Australian Football Celebrating the history of the great Australian game


Key Facts

Full name
Bryce Gibbs

Known as
Bryce Gibbs

15 March 1989 (age 34)

Age at first & last AFL game
First game: 18y 17d
Last game: 31y 182d

Height and weight
Height: 188 cm
Weight: 84 kg

Senior clubs
Glenelg; Carlton; Adelaide; Adelaide Reserves; South Adelaide

Jumper numbers
Carlton: 4
Adelaide: 6

Recruited from
Glenelg (2007); Carlton (2018); Adelaide (2021)

Family links
Ross Gibbs (Father)

Bryce Gibbs

ClubLeagueCareer spanGamesGoalsAvgWin %AKIAHBAMKBV
Adelaide ReservesSANFL2019730.43
South AdelaideSANFL202121110.52
SANFL2005-2006, 2019, 202157340.60

AFL: 11,554th player to appear, 185th most games played, 635th most goals kickedCarlton: 1,100th player to appear, 22nd most games played, 62nd most goals kickedAdelaide: 218th player to appear, 128th most games played, 131st most goals kicked

He is the son of former SANFL and WAFL player Ross Gibbs. Gibbs was an exceptional youth talent, which led to much speculation about his ultimate AFL drafting. In 2004 he won Glenelg's Under 17s Best and Fairest award, despite spending part of the season playing SANFL reserve grade. That year he also captained the South Australian under 16s team at the national championships.

In Round 7 of the 2005 season, at age 16, he debuted in Glenelg's League team and was a regular until the end of the 2006 season. Playing as a teenager against grown men in the SANFL, Gibbs excelled, coming third in the Club's 2006 best and fairest, and dominating recent ex-AFL players during the season.

He featured prominently in the 2006 under-18 national championships where he was captain of South Australia. He was selected as the All-Australian ruck rover and was adjudged South Australia's Most Valuable Player. He also co-captained the Australian youth side against an Irish youth side in an international tournament in Australia in 2006.

Gibbs attended Brighton Secondary School, where he sat his SACE in 2006.

Speculation that Gibbs would be the No. 1 draft pick began early in the 2006 season. Although his father's career with Glenelg spanned 253 games, Gibbs was ineligible to be taken by the Adelaide Crows under the Father-Son Rule, much to the Crows' chagrin, because his father had not yet played 200 of those games before the Adelaide Crows entered the Australian Football League in 1991. When Essendon and Carlton met in Round 16 of 2006, the sides were firmly entrenched at the bottom of the ladder, with Carlton having lost its last seven games and Essendon a club-record fourteen. Speculation that the result would decide the wooden spoon (and hence the first draft pick) led to the game jokingly being dubbed the "Bryce Gibbs Cup" by some in the media. Humorously, the match was a draw.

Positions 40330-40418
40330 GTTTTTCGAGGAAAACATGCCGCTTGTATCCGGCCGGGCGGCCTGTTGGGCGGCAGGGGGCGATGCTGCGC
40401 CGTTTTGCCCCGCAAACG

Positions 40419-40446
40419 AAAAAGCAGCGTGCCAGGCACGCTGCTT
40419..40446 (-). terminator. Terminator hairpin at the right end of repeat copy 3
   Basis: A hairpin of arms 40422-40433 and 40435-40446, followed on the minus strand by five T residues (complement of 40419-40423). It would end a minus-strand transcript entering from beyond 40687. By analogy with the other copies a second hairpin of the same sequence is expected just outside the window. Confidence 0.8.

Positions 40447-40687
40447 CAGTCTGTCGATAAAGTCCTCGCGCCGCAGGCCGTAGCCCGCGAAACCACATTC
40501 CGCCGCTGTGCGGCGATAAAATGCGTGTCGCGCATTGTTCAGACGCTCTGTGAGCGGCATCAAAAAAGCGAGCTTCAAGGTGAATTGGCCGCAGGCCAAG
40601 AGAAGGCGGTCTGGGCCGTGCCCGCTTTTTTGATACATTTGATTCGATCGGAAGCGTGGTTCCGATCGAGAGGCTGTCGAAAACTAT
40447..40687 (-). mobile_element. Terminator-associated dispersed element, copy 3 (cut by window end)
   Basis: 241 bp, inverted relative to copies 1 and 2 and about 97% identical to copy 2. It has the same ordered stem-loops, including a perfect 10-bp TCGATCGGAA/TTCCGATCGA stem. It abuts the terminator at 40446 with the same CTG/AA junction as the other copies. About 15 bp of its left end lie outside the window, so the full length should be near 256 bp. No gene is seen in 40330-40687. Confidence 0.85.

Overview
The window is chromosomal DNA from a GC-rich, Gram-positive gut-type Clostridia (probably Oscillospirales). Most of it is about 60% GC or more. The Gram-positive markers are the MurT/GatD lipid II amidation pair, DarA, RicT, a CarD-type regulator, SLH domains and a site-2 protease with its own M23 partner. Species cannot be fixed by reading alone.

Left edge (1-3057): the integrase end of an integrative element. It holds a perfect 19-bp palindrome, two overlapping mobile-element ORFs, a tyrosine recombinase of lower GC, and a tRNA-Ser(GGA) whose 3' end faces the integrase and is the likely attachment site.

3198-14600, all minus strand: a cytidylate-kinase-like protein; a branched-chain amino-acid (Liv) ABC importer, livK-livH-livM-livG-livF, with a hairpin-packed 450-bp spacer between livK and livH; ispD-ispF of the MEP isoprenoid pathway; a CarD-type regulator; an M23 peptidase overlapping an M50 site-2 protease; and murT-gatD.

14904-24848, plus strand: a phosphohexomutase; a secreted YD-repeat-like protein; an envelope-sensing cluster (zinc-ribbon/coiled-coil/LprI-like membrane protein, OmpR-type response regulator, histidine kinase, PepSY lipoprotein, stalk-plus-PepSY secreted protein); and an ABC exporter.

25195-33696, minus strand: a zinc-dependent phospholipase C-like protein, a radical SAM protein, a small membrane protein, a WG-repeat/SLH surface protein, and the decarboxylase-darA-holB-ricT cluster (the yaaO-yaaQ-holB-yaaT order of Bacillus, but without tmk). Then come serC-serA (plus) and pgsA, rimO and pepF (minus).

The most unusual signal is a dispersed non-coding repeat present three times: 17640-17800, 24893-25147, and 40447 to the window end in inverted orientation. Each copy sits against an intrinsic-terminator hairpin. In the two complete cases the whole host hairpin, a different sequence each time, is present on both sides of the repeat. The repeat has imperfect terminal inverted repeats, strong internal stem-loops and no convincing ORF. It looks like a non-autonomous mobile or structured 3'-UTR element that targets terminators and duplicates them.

Carlton ultimately finished last, and subsequently selected Gibbs with the first overall pick in the 2006 AFL Draft (held on 25 November 2006). He was given the No. 4 guernsey, formerly worn by club champion and administrator (and later, president), Stephen Kernahan, who was also close friend and former Glenelg teammate of Gibbs' father.

Gibbs was named in Carlton's leadership group for the 2007 AFL season without having played a single AFL match, which is the first time in history this has happened. He made his debut in round one against Richmond and kicked a goal with his first kick while becoming the 1100th player to play for Carlton. 17 disposals at 100 percent efficiency and a great shut-down role on Brownlow Medallist Jason Akermanis in Round 10 earned Gibbs his nomination for the NAB Rising Star award. Gibbs played every game of the 2007 season and kicked five goals. Most of his development and experience has been in the backline where he has played as a half back flanker.

In 2008, new coach Brett Ratten reduced the size of the leadership group, and Gibbs was excluded from the new group. Gibbs played games as both an attacking midfielder and as a tagger throughout the season, playing very well in both roles. As a tagger, he convincingly beat several top-class opponents, including Chad Cornes (nine disposals), Heath Shaw (six disposals) and Adam Goodes, whom he held to seven disposals while collecting 26 of his own. In the midfield, he showed strong team ethic, very accurate disposal by foot, strong tackling, and very good football smarts and awareness. He collected seven Brownlow votes during the season and finished 5th in the club Best and Fairest.

In 2009, Gibbs began playing mainly as an attacking midfielder, and much less as a tagger. He finished the season with a total of 615 disposals (averaging 26.7) which was ranked ninth in the league, and polled 15 votes in the Brownlow Medal to finish equal ninth, and finished third in the club Best and Fairest.

In 2010, Gibbs began to divide his time between the midfield and the half-back line, playing as a rebounding defender. In Round 10, his 45 disposals tied Greg Williams' efforts as the most by a Carlton player in a single game (since records were kept in 1984). Gibbs finished fourth in the club Best and Fairest for 2010.

In 2011, Gibbs played his 100th game for Carlton against the Brisbane Lions.



* Behinds calculated from the 1965 season on.
+ Score at the end of extra time.